In this in vitro model using 'bone substitute', less conforming glenoid components allowed greater translation, greater rim loading and greater interface micromotion that more conforming glenoid components.
The clinical relevance of this study is unclear, in that there are a number of pros and cons for different surface geometries. Totally conforming glenohumeral relationships offer greater initial stability through the concavity compression mechanism, but this comes at the expense of limited motion and increase loads on the polyethylene at the constraining rim and increased loads on the component fixation with even minor degrees of translation. Increased degrees of mismatch provide less stability, the possibility of greater translation with eccentric loading of the component, but also may allow greater glenohumeral motion and less interface loads with minor translations.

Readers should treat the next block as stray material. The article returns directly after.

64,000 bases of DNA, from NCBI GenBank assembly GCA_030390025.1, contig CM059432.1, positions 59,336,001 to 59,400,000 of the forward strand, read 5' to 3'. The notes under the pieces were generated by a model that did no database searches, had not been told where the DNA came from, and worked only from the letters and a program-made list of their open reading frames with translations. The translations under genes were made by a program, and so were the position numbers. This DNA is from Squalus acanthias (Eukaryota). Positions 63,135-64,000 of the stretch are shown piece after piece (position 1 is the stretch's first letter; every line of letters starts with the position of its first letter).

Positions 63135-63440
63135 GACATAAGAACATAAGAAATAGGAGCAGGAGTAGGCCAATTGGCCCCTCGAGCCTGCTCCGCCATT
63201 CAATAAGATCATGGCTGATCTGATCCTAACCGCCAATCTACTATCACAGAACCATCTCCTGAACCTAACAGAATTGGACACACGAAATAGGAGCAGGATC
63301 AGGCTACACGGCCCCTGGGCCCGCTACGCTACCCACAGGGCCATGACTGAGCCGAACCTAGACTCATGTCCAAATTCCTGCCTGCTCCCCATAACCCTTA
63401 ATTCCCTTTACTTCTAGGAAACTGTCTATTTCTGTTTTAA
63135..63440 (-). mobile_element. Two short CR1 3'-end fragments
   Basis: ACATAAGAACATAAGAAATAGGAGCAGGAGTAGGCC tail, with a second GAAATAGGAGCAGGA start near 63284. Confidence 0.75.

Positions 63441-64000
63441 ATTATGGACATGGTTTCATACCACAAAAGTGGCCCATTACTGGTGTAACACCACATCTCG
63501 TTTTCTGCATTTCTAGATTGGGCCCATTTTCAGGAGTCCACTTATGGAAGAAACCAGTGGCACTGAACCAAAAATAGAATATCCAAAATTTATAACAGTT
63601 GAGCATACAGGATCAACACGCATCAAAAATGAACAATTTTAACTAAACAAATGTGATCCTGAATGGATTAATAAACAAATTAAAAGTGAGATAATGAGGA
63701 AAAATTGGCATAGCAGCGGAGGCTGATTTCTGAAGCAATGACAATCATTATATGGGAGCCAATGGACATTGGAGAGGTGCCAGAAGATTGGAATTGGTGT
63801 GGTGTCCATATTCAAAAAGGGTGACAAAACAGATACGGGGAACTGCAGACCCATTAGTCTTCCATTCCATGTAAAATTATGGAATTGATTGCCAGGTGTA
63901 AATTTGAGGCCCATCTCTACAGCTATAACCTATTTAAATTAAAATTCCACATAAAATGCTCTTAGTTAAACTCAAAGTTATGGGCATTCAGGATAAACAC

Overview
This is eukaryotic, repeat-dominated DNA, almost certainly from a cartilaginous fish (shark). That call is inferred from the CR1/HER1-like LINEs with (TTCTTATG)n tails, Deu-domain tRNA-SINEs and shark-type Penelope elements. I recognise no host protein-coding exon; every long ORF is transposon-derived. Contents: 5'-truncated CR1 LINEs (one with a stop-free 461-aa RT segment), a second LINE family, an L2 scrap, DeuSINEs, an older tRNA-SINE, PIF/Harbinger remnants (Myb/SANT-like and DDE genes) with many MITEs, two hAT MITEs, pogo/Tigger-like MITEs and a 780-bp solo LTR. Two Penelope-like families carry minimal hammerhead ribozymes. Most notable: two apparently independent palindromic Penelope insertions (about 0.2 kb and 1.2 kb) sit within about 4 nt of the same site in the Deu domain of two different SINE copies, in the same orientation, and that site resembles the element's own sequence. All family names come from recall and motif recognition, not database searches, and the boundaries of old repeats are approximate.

The interested reader may wish to revisit previous posts on surface mismatch, concavity compression, rocking horse, and glenoid component (see labels at right).
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